For me, the final straw on the back of my Holiday Madness Camel came in the form of the Shelf Elf. Everybody was posting pictures of their mischievous Christmas elves posed daily in the midst of elaborate hijinks. One day he’d be rigged up to look like he was hang-gliding over the toilet. The next he had messed up all the laundry one woman had just folded.
I saw the elf and, with a sense of dread, I knew that I had to get one and pose him because everyone on Facebook and Pinterest was doing it. They were all doing it and I felt this huge weight of self-imposed elf pressure. I had to do it too. The pressure built and built and I brainstormed ideas and I didn’t even want to do it, but I had to.
Then I came to my senses and thought, We already have a ton of great traditions, too many great traditions. Stop the madness!
There are so many fun things to do for the Holidays. The problem is THERE ARE SO MANY FUN THINGS TO DO FOR THE HOLIDAYS. And we want to do all the things and we feel pressure to do all the things, whether we even want to. How would it feel to actually celebrate Thanksgiving or Christmas or Hanukkah, rather than preparing right through them and then cleaning up the mess?
First, ask yourself how you want yourself and your loved ones to feel this November and December? How about calm, peaceful, loved and loving? Do you also want to feel festive and creatively fulfilled? You can have all of those things, but only if you realize that you can’t have all of THE things.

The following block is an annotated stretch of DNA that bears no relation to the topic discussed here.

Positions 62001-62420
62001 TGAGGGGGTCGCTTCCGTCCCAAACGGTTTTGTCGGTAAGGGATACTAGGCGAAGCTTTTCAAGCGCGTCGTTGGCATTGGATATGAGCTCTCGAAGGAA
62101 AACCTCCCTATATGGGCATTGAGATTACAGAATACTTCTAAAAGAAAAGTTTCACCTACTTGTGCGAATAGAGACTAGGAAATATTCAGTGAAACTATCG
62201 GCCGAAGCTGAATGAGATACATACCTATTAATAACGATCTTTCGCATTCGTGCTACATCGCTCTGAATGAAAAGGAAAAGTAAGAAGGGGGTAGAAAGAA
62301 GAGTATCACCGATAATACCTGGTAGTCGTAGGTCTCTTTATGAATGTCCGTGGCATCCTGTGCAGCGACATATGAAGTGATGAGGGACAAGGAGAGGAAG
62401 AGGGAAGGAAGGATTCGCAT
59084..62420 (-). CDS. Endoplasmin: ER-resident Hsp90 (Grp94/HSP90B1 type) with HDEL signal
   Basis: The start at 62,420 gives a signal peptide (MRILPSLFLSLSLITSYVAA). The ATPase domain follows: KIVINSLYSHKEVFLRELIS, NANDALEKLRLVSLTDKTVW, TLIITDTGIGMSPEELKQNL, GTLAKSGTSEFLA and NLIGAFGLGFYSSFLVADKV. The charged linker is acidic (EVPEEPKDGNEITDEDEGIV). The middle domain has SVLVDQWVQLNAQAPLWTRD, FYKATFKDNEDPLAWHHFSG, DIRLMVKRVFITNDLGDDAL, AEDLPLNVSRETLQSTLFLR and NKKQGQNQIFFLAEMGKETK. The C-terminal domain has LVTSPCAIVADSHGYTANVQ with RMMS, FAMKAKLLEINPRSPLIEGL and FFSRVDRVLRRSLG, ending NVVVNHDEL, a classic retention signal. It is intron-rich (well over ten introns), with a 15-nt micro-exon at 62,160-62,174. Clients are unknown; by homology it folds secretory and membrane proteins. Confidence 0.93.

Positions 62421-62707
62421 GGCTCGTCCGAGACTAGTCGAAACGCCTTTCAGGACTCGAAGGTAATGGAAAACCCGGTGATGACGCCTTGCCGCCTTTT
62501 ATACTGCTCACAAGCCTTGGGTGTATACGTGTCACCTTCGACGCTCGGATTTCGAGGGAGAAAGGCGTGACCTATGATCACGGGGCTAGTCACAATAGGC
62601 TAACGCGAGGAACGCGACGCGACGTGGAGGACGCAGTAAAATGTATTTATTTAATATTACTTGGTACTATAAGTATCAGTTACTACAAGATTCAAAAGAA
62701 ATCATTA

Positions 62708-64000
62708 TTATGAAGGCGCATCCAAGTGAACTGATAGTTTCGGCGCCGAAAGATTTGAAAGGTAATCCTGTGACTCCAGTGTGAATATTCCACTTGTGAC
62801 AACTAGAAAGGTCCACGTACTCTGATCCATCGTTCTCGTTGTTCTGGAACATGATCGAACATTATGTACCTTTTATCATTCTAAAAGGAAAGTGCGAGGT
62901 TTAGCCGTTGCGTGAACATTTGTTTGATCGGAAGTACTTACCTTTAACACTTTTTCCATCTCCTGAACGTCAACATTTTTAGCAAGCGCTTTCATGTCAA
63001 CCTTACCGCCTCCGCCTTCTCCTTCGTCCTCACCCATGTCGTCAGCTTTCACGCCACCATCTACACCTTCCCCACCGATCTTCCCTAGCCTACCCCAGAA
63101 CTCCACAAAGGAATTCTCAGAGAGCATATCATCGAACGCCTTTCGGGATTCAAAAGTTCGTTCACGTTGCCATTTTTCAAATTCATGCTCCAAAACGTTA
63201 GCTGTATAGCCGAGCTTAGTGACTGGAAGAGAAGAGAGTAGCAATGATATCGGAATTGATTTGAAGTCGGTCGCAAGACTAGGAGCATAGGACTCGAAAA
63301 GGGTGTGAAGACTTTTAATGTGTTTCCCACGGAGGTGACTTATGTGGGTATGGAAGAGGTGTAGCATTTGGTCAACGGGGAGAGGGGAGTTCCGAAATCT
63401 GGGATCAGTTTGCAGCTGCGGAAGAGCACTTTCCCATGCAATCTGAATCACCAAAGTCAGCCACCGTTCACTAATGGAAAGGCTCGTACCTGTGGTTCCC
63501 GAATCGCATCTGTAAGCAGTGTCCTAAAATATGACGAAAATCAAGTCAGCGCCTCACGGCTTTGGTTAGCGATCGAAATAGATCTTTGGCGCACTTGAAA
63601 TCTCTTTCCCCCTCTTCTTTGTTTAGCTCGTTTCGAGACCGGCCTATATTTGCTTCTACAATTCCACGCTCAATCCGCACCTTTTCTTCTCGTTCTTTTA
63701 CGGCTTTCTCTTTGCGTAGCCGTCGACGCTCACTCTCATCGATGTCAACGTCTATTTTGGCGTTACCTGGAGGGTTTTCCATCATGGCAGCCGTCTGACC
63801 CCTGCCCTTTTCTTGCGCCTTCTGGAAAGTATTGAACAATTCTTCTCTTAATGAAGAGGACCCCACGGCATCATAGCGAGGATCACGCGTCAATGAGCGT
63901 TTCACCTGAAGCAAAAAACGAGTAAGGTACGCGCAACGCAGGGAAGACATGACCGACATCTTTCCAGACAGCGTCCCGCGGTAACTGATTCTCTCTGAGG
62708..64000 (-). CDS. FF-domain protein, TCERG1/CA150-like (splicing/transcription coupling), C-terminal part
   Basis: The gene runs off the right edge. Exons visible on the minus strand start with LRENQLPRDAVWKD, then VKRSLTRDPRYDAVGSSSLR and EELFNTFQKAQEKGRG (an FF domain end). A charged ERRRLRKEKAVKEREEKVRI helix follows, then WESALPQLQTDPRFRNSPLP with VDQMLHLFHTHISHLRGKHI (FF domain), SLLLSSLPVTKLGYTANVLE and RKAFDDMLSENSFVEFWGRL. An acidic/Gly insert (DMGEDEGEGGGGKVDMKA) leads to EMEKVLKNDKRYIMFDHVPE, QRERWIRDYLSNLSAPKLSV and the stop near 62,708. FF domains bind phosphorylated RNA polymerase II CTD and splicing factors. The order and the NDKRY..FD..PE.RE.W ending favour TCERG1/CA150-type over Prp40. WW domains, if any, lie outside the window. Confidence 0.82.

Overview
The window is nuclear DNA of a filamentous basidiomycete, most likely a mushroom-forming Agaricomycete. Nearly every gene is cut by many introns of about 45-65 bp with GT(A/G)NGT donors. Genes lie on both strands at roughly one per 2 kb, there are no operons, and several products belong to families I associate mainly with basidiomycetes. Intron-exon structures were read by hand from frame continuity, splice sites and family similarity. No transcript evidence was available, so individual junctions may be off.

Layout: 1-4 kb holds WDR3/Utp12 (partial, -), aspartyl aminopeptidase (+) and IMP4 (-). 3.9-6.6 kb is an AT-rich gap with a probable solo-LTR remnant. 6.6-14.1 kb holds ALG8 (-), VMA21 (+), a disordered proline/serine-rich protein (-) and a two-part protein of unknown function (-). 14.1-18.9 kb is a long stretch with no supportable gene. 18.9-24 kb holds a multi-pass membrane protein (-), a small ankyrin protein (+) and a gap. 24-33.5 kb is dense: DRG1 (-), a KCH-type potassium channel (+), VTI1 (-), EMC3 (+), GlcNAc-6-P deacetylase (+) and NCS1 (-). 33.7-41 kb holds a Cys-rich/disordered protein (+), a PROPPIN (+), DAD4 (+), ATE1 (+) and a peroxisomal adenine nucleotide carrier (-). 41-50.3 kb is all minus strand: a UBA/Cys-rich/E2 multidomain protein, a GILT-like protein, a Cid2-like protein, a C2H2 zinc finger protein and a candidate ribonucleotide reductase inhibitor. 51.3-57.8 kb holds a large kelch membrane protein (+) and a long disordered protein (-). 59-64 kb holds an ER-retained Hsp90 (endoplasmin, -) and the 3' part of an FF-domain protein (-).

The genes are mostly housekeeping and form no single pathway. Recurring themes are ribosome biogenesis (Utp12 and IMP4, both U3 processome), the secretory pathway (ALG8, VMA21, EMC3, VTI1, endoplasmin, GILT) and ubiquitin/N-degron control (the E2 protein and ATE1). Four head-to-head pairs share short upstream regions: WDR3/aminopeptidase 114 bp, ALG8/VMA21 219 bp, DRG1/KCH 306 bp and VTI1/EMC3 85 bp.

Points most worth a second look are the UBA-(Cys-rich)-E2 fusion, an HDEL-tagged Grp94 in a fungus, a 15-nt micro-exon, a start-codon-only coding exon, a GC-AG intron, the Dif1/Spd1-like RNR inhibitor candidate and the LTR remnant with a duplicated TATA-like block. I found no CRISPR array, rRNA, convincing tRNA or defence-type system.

Holiday stress is mostly caused by our own expectations. You can’t do every craft on Pinterest. You can’t perfectly execute every cool tradition you’ve ever heard of from both sides of your family and your nice German neighbors who are celebrating Christmas Old School Euro Chic.
Once you’ve decided how you want yourself and others to feel for the holidays, choose the things that are most likely to make you feel that way. This may mean spending more time reading festive stories with your kids and less time driving downtown to see the gingerbread house masterpieces. It might mean writing thoughtful holiday letters to the five people you know will appreciate them the most, rather than sending cards to every person you’ve ever met.
If you want to feel love, give love. Love is not elaborate or gold-sprinkled. Love is the simplest thing in the world. Peace is another emotion more likely to be found in stillness, than chaos.
Maybe you want to get a bit creative this year. That’s cool if you have the time and energy to do it. But, if you want to celebrate a holiday Drops of Awesome style, consider doing something festive with no strings attached. Just because you do it once, doesn’t mean it has to become a tradition. Is it so bad if your kids say, “Remember that one time mom covered my ceiling with twinkle lights on Christmas Eve? That was awesome.” ?
Answer = no, it is not so bad. It is Awesome.
Do they have to say, “Remember how she used to cover my ceiling with twinkle lights on Christmas Eve every single year of my life?” Answer = no. They don’t.
The best memories your family will have will come from the way they feel, not the number of presents, or how closely your home resembles a Pottery Barn catalog. How will my kids feel about Christmas if I’m snapping at them all day because I’m sleep deprived from shelf elfing and crocheting lace ornaments all night long? That’s not the Christmas I want. So, whatever you celebrate this year, do it with love and realize that the main person pressuring you to do more and do it better is you. You can deal with you. You’re sort of the boss of her.
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